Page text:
How to Help Sick Calves Eat

The spring weather in South Dakota can be rough on calves. One day it is sunny and 50 degrees, the next it is 25 and snowing. Just like people, calves can get run down and sick in this kind of weather, typically with diarrhea. And to think we complain about getting a runny nose from the cold.

I was treating a calf with this problem a couple days ago. He had gotten dehydrated and would not suck a bottle. Obviously if he wouldn’t eat he wasn’t going to make it. Fortunately there is another option for feeding a calf with no appetite–tube feeding. Tube feeding is necessary in calves that need nutrition or fluids, but cannot or will not drink from a bottle. It works by passing a soft plastic tube into the calf’s esophagus. This tube is attached to a bag that contains a liquid to be given to the calf. The fluids are then allowed to flow into the calf’s stomach, thereby giving the calf its needed nutrition and hydration. It is safe and does not cause pain for the calf.

A calf tube and bag setup. The bag holds 2.5 liters of fluid.

A calf tube and bag setup. The bag holds 2.5 liters of fluid.

In this case, I was giving whole milk to the calf because it needed the fluids and the nutrition. Other times if calves only need fluids I will give them water with electrolytes mixed in. It’s kind of like a bovine Gatorade without the flavoring. It is best to give the fluids at body temperature. I utilize a highly intricate scientific method for determining the perfect temperature for the calf’s milk.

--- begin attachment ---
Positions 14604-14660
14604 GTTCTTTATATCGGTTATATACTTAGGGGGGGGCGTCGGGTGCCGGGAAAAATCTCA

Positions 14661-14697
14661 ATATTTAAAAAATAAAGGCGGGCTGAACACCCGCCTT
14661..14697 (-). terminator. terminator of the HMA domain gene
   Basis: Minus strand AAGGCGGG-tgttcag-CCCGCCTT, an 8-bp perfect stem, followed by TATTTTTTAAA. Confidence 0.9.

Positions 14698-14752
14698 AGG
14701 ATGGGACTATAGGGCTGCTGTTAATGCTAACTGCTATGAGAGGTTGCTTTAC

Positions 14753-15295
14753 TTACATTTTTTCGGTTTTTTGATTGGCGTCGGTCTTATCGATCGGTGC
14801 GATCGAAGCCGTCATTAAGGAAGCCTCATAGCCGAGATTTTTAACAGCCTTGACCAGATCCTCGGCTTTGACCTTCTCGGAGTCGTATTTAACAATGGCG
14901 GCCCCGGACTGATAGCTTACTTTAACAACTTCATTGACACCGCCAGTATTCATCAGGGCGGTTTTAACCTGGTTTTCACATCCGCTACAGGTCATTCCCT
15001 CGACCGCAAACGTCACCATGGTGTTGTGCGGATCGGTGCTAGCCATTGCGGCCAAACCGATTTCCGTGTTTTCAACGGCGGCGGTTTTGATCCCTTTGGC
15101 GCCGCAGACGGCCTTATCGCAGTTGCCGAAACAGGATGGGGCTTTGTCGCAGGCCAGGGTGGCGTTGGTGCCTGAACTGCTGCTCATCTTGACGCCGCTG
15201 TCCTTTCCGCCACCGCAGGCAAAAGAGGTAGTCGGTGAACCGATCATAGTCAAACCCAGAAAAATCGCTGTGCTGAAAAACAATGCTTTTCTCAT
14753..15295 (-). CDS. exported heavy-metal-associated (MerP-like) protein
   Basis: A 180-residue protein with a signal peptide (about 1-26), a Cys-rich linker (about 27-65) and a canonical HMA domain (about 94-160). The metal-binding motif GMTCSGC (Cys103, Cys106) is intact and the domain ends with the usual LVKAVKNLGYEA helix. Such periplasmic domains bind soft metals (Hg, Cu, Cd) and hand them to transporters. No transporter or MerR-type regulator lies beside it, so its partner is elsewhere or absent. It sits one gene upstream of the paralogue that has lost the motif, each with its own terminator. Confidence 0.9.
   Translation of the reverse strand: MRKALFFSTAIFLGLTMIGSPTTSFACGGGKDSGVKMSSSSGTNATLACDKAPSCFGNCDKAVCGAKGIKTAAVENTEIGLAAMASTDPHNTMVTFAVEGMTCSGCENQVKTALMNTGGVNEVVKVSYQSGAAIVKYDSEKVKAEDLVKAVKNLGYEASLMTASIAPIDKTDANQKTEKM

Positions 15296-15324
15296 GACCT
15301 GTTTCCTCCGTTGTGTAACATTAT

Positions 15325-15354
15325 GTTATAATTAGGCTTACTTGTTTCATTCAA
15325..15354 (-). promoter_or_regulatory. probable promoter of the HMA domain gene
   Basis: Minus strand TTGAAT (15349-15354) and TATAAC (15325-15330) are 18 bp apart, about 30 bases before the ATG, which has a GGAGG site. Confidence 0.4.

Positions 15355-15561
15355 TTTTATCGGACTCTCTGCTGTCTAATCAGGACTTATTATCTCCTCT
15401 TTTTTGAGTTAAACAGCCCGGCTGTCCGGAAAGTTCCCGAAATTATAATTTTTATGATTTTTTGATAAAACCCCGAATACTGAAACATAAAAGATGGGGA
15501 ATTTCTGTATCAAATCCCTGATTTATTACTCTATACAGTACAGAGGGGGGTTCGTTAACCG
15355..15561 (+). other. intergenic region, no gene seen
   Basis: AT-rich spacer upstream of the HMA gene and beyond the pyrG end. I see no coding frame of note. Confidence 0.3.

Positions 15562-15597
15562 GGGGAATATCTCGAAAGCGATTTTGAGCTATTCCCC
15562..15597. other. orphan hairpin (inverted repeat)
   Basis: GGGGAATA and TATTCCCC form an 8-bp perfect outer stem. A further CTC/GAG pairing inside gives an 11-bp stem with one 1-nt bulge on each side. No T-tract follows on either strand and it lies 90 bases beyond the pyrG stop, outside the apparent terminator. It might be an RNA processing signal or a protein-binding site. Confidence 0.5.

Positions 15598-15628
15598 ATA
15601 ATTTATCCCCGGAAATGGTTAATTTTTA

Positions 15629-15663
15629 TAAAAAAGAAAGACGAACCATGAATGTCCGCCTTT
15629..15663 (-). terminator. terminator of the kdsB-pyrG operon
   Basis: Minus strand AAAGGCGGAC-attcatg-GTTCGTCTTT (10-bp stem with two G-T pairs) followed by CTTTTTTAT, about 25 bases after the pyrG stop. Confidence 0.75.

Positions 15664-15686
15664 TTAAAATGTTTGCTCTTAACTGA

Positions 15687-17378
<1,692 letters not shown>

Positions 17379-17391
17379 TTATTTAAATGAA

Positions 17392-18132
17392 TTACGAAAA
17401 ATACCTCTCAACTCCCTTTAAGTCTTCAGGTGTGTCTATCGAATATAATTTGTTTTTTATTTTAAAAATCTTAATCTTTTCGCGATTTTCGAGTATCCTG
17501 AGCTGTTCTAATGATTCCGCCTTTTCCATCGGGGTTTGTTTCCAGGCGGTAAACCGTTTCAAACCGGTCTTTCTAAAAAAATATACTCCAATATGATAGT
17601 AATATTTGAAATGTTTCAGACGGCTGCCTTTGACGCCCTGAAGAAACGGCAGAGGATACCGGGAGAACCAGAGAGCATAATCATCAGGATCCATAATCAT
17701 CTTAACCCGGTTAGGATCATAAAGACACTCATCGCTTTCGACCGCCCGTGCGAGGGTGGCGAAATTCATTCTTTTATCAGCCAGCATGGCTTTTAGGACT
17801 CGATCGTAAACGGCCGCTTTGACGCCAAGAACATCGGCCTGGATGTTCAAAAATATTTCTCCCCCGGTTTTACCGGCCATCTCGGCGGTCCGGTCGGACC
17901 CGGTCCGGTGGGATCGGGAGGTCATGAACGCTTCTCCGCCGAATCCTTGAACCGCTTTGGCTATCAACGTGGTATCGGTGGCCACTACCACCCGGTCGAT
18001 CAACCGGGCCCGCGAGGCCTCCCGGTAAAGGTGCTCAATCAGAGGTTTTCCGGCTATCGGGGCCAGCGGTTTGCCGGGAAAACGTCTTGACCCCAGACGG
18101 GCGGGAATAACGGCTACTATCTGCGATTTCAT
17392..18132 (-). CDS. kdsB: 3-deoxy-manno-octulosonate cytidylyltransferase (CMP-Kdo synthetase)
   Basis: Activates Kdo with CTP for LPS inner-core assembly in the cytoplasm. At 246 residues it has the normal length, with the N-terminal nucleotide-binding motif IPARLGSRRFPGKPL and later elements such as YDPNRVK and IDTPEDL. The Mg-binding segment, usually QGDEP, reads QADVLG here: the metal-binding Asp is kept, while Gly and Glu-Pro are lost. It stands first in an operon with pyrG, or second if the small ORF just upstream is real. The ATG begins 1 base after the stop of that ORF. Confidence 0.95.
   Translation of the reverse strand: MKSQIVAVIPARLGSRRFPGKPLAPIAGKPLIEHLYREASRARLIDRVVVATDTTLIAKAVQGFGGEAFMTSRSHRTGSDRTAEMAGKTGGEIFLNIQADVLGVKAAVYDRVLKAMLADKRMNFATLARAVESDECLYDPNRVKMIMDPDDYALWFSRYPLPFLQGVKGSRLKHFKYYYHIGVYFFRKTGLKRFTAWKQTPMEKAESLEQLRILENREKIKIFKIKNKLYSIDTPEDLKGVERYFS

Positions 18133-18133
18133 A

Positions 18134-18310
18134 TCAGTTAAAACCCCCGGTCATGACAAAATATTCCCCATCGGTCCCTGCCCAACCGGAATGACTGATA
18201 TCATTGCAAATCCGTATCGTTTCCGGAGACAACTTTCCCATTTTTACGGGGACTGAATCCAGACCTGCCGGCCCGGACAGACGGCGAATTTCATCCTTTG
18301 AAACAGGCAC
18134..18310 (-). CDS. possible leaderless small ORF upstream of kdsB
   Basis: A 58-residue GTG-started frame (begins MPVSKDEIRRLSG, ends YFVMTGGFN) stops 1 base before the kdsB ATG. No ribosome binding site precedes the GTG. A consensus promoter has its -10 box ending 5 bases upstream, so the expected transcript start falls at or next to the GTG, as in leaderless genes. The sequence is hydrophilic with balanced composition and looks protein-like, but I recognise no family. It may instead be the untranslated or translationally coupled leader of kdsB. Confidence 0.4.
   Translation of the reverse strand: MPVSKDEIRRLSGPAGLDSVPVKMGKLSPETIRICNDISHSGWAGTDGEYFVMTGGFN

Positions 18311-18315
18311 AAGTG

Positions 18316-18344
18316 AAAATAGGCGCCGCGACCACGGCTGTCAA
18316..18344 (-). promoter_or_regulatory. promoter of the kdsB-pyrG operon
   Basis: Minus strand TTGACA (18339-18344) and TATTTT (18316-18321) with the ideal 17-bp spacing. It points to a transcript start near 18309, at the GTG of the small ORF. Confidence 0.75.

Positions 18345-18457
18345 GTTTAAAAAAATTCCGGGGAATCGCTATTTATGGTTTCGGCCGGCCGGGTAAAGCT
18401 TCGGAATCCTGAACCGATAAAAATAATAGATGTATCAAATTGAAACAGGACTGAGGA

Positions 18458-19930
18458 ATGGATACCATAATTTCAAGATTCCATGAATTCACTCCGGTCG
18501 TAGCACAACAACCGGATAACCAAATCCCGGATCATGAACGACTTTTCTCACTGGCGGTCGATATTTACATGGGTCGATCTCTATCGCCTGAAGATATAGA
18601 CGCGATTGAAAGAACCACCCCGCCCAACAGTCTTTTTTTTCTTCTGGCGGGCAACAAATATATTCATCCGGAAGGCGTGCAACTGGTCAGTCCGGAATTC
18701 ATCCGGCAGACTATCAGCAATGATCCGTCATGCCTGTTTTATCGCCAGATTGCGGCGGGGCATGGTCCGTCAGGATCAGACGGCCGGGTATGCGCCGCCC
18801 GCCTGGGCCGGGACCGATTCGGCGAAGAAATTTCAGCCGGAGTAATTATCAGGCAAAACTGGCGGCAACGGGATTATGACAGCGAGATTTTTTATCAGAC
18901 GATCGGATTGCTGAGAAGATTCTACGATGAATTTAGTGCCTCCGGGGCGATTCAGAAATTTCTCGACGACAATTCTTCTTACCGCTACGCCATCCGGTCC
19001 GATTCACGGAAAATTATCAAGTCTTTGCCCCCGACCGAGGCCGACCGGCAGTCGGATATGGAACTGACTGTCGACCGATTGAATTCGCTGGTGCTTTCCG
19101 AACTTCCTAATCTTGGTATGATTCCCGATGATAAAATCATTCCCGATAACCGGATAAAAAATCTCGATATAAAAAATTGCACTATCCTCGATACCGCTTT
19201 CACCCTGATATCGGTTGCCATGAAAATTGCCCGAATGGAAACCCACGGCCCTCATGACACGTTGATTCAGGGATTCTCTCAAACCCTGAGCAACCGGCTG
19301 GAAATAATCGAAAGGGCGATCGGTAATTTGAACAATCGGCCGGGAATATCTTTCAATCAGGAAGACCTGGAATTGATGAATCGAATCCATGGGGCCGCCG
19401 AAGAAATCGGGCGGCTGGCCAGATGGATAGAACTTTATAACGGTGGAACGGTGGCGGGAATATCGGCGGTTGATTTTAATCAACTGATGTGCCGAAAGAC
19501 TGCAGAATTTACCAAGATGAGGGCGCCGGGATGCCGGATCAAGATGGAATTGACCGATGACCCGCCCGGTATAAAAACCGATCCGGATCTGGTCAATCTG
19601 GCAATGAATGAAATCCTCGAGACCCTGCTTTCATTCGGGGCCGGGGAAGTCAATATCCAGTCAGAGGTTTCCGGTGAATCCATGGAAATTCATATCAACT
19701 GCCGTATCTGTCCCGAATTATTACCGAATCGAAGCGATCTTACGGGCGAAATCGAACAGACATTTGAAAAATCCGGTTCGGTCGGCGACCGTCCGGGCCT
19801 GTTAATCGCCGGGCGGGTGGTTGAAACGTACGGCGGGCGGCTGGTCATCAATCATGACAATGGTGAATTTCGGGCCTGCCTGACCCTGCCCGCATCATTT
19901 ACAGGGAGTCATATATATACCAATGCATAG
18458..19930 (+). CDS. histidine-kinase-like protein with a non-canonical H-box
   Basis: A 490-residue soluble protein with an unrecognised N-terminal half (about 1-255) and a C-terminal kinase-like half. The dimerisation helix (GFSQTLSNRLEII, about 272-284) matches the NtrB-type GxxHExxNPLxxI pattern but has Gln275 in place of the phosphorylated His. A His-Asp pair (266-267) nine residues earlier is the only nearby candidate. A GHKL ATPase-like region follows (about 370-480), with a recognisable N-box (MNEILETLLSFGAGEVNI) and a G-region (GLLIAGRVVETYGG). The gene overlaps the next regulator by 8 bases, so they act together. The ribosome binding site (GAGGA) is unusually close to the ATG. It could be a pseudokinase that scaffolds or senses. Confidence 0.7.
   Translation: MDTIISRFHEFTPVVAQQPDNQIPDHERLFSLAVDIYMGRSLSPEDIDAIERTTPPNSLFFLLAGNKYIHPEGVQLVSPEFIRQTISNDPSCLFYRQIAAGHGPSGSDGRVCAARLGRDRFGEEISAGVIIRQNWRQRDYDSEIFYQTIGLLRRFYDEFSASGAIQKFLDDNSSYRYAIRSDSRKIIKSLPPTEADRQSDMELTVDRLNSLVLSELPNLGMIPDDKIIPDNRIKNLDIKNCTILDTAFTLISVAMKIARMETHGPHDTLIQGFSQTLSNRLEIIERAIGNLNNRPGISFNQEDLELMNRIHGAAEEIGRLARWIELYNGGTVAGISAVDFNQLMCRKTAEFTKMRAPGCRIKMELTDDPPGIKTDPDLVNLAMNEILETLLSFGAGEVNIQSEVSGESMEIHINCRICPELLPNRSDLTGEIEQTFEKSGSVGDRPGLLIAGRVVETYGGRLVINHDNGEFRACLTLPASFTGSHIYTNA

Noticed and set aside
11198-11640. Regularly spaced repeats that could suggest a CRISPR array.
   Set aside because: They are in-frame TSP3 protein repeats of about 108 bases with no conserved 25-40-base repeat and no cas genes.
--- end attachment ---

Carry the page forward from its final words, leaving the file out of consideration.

Yep, it's a peer reviewed process and everything.

Yep, it’s a peer reviewed process and everything.

Once the temperature is right, I pour the milk into the bag take it out to the calf.

The most important part of the process is actually passing the tube. I insert it into the calf’s mouth and gently work it to the back of its throat. There are two openings there, the trachea and the esophagus. It is crucial to make sure the tube is in the esophagus because putting fluid into the trachea would cause there to be fluid in the lungs, which is obviously counter-productive to life. However, it is easy to feel the tube in the calf’s neck, making this a very preventable problem. Once I am sure I have the tube in the esophagus and it is far enough in, I slowly let the fluid flow into the calf.

Now this was the point when I was going to have a really cool picture of me tube feeding the calf. But just before I started feeding him I realized it is rather difficult to take a selfie while doing this. Considering it was after-hours and I was alone at the clinic, I will have to leave the image up to your imagination. My bad.

At any rate, once you have all the fluid in, you remove the tube. Then pat him on the head and call him a good calf. It helps in the healing process. To conclude this story the calf bounced back and is now frolicking playfully with the other calves at his home ranch.